What can you do then to defend against these threats? For starters, buy your PC, tablet, or smartphone hardware from established, respected vendors. If you buy an HP, Dell, Acer, Sony, or other such brand name PC the odds of it being compromised with pre-installed malware out of the box are pretty low. If you buy an Apple iPad, Google Nexus 7, or Amazon Kindle Fire you will most likely get a device free of malware infections. But, if you go bargain shopping online and buy a PC or knock-off tablet from a shady, unknown site the risk is higher.

Regardless, don't assume that just because your PC or mobile device is brand new that it must be safe and free from malware. And, you might not want to trust the pre-installed security software, either, since you can't verify that it's legitimate and free from malware itself. Make sure you install a reliable cross-device security tool to detect and identify malware that may already be present.

September 14, 2012

 
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Posted by Damien Biddulph on Tue 18th Sep 2012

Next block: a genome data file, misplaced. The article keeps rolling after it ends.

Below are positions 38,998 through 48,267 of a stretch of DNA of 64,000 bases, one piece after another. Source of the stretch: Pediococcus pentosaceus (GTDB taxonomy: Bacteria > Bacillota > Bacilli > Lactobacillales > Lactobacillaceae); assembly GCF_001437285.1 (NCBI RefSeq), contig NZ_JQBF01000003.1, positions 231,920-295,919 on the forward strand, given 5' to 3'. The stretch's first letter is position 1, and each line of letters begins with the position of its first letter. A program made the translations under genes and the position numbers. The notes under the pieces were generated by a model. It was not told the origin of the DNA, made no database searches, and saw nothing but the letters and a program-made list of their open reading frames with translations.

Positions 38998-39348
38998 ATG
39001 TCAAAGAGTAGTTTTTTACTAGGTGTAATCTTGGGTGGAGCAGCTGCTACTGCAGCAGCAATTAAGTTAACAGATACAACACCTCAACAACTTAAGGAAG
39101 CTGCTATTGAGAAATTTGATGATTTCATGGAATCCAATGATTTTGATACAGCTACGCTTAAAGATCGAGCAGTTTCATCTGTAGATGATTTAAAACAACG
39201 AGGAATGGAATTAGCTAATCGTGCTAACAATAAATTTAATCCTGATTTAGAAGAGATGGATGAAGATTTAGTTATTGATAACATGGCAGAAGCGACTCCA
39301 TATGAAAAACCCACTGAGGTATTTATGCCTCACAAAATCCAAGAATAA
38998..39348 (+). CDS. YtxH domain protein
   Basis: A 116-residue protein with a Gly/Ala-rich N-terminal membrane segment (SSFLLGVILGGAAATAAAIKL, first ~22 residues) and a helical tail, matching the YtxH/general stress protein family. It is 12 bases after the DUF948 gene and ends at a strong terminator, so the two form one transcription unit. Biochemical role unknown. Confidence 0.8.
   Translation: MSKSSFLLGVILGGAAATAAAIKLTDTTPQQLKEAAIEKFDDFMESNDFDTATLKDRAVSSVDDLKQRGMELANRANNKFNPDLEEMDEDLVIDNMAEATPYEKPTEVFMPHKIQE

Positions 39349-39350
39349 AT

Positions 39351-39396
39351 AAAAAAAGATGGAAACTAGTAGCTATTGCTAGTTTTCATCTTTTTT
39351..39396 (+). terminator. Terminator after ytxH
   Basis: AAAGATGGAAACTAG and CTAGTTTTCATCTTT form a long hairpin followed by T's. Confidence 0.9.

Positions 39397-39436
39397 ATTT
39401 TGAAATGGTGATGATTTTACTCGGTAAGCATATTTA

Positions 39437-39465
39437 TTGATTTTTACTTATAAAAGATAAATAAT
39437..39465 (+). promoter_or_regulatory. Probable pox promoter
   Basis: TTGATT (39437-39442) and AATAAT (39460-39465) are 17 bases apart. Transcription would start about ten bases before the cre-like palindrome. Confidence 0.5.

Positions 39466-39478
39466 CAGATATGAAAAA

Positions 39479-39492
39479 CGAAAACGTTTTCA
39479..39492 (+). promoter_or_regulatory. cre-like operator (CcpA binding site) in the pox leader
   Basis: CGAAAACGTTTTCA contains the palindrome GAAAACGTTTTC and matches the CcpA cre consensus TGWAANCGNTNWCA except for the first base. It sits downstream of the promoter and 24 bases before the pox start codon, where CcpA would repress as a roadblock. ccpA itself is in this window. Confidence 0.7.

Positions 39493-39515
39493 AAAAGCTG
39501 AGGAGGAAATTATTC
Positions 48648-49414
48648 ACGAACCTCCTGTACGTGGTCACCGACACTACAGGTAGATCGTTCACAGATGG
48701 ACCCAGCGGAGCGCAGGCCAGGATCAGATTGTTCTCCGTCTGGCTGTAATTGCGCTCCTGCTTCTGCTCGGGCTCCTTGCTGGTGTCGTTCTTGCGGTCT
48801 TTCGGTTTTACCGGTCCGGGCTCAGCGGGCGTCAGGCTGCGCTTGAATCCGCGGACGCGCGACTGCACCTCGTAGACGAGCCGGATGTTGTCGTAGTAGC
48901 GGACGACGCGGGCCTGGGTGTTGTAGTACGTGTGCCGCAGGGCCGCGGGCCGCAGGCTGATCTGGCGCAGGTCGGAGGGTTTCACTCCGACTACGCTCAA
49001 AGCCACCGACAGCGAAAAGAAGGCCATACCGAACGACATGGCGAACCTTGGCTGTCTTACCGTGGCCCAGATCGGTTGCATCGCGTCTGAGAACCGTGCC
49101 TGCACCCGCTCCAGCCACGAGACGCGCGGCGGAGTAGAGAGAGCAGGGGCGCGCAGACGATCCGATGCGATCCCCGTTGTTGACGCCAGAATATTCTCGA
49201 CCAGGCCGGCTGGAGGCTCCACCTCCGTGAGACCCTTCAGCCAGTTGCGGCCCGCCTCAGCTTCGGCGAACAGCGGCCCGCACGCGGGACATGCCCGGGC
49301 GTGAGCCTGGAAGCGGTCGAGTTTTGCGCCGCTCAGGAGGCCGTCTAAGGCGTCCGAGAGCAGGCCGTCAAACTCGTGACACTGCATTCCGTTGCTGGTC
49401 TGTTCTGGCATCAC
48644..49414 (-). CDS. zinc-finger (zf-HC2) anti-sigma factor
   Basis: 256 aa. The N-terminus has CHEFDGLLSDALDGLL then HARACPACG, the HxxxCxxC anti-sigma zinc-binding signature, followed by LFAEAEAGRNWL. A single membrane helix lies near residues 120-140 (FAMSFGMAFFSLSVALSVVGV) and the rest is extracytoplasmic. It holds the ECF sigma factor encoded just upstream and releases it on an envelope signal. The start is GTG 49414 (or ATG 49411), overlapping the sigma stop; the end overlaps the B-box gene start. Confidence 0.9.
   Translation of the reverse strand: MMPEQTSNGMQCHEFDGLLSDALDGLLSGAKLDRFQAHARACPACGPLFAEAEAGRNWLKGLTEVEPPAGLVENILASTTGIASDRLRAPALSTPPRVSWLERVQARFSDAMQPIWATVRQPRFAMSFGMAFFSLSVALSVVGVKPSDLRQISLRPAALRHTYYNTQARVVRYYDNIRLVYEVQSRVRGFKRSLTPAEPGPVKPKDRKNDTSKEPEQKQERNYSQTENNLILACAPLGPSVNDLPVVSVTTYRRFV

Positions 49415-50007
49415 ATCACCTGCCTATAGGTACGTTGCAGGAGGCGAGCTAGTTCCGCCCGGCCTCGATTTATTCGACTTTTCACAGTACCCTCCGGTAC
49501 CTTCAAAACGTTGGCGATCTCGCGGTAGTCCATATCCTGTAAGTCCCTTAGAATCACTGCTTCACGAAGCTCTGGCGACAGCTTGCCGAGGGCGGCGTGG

16 Sep, 2012, 1102 hrs IST, Avinash Celestine, ET Bureau - economictimes.com
 

 

Part of the problem for Apple, and its chief executive Tim Cook, was meeting the burden of expectations. This was one of the first really big launches since Cook took over and he was always going to be compared to Steve Jobs and the huge anticipation caused when the late Apple founder walked onstage.

Also check: Full coverage Apple's new iPhone

Couple that with the fact that this was an iPhone launch, and following just weeks after a major legal ruling in which a US court decided that arch-competitor Samsung infringed Apple phone patents when building its line of Android phones.

In retrospect, no one, not even Apple, could match the burden of expectations it seems, and they must have realised this early on. And this was why, in the weeks leading up to the event, there were leaks galore among the tech blogs and tech press about what the new iPhone 5 would have — in retrospect it all looked an awful lot like expectation management. When it finally came out, the iPhone 5 was a damp squib.

Mat Honan described the iPhone 5 in Wired magazine as "completely amazing, and utterly boring". "It is the Toyota Prius of phone updates. It is an amazing triumph of technology that gets better and better, year after year, and yet somehow is every bit as exciting as a 25 mph drive through a sensible neighbourhood at a reasonable time of day....The iPhone 5 can simultaneously be the best phone on the market and really, really boring. And that has almost nothing to do with Apple and everything to do with our expectations."